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Entries in Recession (77)

Friday
Apr162010

SEIA - US Solar Industry Trade Association Reports Strong Growth in 2009 Despite Recession

Combination of policies, new business models, declining prices drive expansion in 2009; continued growth expected in 2010

WASHINGTON, DC – The Solar Energy Industries Association (SEIA) today released the 2009 U.S. Solar Industry Year in Review, finding 2009 to be another year of strong growth despite the economic recession.
Overall U.S. solar electric capacity, including both photovoltaic and concentrating solar power installations, increased by 37 percent.  This was driven primarily by strong demand in the residential and utility-scale markets, state and federal policy advances and declining technology prices. As a result, total solar industry revenue reached $4 billion, a 36 percent increase over 2008.
The solar industry contributed to the overall economy by adding 17,000 new jobs from coast to coast. The solar industry today employs 46,000 U.S. workers and supports an additional 33,000 jobs in other sectors.
“Despite the Great Recession of 2009, the U.S. solar industry had a winning year and posted strong growth numbers,” said Rhone Resch, SEIA president and CEO. “When the President looks back at how stimulus dollars were invested, he’s going to see that solar was one of the best returns on investments in 2009 for the American taxpayers. In addition to strong policies at the state and federal level, solar’s growth was driven by the emergence of new business models and declining prices. Consumers took notice that now is the best time to go solar.”
 “SolarCity grew aggressively in 2009 based on increasing demand for its full-service solar offering, including financing options that can allow businesses and homeowners to pay less for solar power than they previously paid for electricity. The company has added close to 300 new workers in the last 12 months and has now completed or undertaken more than 7,000 solar projects,” said Jonathan Bass, spokesperson for SolarCity based in Foster City, Calif.
“Demand for solar power is growing at a tremendous rate,” said Ron Kenedi, Vice President of the Solar Energy Solutions Group of Sharp and member of SEIA’s Board of Directors. Sharp’s U.S. headquarters is in Huntington Beach, Calif. “Our residential, governmental, commercial and utility customers want clean and reliable power. We have responded to this demand, and in doing so, have created a wealth of high tech jobs here in the U.S. Additionally, for every new job in our factory, many more are being created in the field – in areas such as design, sales and construction –  where the systems are being installed.”
“Building off the successes of 2009, we expect 2010 to be a breakout year for the U.S. solar industry,” added Resch. “The right policies and industry innovation continue to drive solar’s growth across America. Now we’re talking gigawatts of solar, not megawatts.”
 
Report highlights for 2009 included:
Growth in added solar electric and solar thermal capacity
·         Solar electric capacity growth (including both photovoltaic and concentrating solar power technologies) for 2009 was 37 percent more than 2008.
·         Solar water heating grew by 10 percent over 2008.
·         Solar pool heating growth was 10 percent less than 2008 growth, reflecting the decline in construction and housing markets.
Increased capacity by solar technology
·         Photovoltaic installations (grid-tied) grew by 38 percent
·         Solar water heating grew by 10 percent annual over 2008.
·         Concentrating solar power sector had three new plants come online in 2009. Cumulative CSP capacity in the U.S. reached 432 megawatts with a development pipeline totaling more than 10,000 megawatts.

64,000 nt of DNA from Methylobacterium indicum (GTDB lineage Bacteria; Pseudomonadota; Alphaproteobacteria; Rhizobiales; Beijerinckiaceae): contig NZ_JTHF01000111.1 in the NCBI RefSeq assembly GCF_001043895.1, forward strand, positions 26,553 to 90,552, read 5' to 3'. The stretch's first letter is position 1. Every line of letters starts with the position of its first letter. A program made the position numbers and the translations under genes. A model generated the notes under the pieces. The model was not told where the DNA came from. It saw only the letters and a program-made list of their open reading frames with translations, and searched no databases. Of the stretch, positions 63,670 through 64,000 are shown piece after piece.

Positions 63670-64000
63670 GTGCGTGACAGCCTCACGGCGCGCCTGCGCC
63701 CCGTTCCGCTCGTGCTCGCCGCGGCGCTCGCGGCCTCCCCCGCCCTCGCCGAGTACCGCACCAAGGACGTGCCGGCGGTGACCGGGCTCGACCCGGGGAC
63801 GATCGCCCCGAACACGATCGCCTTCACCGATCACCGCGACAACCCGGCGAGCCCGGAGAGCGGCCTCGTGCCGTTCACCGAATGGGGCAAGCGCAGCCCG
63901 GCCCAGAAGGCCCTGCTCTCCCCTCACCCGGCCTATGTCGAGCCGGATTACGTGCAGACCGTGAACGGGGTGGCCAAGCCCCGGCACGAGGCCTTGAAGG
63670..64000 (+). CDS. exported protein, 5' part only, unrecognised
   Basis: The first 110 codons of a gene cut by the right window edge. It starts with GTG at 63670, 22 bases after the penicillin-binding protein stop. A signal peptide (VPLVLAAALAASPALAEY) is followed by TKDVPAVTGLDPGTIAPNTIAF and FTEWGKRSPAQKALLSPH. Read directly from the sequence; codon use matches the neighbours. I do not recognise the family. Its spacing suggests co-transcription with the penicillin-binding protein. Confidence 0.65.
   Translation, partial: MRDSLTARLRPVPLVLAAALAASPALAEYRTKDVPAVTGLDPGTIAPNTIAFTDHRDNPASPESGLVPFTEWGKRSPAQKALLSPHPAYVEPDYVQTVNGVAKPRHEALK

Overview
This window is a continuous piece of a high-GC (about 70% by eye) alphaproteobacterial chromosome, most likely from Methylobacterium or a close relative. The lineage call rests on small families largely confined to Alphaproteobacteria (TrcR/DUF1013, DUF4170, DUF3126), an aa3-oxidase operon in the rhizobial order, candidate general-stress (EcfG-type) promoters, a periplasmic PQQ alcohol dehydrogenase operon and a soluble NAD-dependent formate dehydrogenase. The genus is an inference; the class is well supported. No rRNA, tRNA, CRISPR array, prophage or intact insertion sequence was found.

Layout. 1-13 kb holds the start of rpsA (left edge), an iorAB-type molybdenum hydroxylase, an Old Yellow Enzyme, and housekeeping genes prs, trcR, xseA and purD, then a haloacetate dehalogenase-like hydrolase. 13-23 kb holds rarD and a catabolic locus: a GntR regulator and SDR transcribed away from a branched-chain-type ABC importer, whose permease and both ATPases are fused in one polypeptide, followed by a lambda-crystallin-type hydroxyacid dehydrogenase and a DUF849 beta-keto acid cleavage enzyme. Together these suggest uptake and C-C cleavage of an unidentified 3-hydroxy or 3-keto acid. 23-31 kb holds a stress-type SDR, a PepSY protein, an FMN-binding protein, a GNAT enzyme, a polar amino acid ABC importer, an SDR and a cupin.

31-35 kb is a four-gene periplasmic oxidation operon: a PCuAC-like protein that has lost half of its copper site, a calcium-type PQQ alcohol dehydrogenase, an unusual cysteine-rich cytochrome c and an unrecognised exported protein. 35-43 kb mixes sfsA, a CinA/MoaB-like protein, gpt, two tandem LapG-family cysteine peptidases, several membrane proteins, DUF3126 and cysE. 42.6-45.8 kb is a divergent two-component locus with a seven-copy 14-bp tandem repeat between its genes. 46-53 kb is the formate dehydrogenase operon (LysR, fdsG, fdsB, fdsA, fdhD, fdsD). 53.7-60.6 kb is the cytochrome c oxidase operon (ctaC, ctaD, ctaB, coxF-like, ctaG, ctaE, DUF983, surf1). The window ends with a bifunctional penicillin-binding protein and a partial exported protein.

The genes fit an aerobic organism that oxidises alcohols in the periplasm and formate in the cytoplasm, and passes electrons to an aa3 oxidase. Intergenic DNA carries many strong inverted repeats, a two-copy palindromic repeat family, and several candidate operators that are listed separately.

Capacity by market segment
·         Residential grid-tied PV solar installations showed particularly strong growth, doubling from 78 megawatts to 156 megawatts.
·         Non-residential grid-tied PV solar installations grew 2 percent less than in 2008.
·         The utility market saw notable growth, with utilities tripling their rate of grid-tied PV capacity additions from 22 megawatts to 66 megawatts. The total utility-scale pipeline (across all solar technologies) reached 17 gigawatts, enough to power 3.4 million homes.
Jobs and Revenue
·         The solar industry contributed to the overall economy by adding 17,000 new jobs.
·         Solar industry today supports 46,000 U.S. jobs and supports an additional 33,000 jobs in other sectors.
·         Growth in the industry resulted in a 36 percent increase in overall revenue, totaling nearly $4 billion.
 
Manufacturing growth
Solar manufacturing continued to grow, with a 7 percent increase in PV module production from 2008 to 2009. Internationally, the U.S. ranks behind Europe and Asia in solar manufacturing. There are 58 new solar manufacturing facilities being built in 20 states, including Michigan, Ohio and Pennsylvania.
Capacity by state
California (220 MW) continued to lead the U.S. in new solar electric capacity in 2009, followed by New Jersey (57 MW), Florida (36 MW), Arizona (23 MW), Colorado (23 MW), Hawaii (14 MW), New York (12 MW), Massachusetts (10 MW), Connecticut (9 MW), and North Carolina (8 MW). Hawaii installed the most solar electric capacity per capita in 2009 (10.4 W per capita). Nevada has the most cumulative solar electric capacity per capita (38 W per capita).
Capacity by nation
The U.S. (481 MW) ranked fourth in new solar electric capacity in 2009, behind Germany (3,000 MW), Italy (700 MW), and Japan (484 MW). The U.S. (2,108 MW) also ranked in fourth place in cumulative solar electric capacity behind Germany (8,877 MW), Spain (3,595 MW), and Japan (2,628 MW). The U.S. ranked in tenth place in new solar electric capacity per capita (1.6 W per capita) and ninth place in cumulative solar electric capacity per capita (6.9 W per capita).
Background Materials
2009 U.S. Solar Industry Year in Review full report:
 
 
 
 
 
Solar Bill of Rights – www.SolarBillofRights.org
 

About SEIA:
Established in 1974, the Solar Energy Industries Association is the national trade association of the solar energy industry. As the voice of the industry, SEIA works with its 1,000 members to make solar a mainstream and significant energy source by expanding markets, removing market barriers, strengthening the industry and educating the public on the benefits of solar energy.  Learn more at www.seia.org.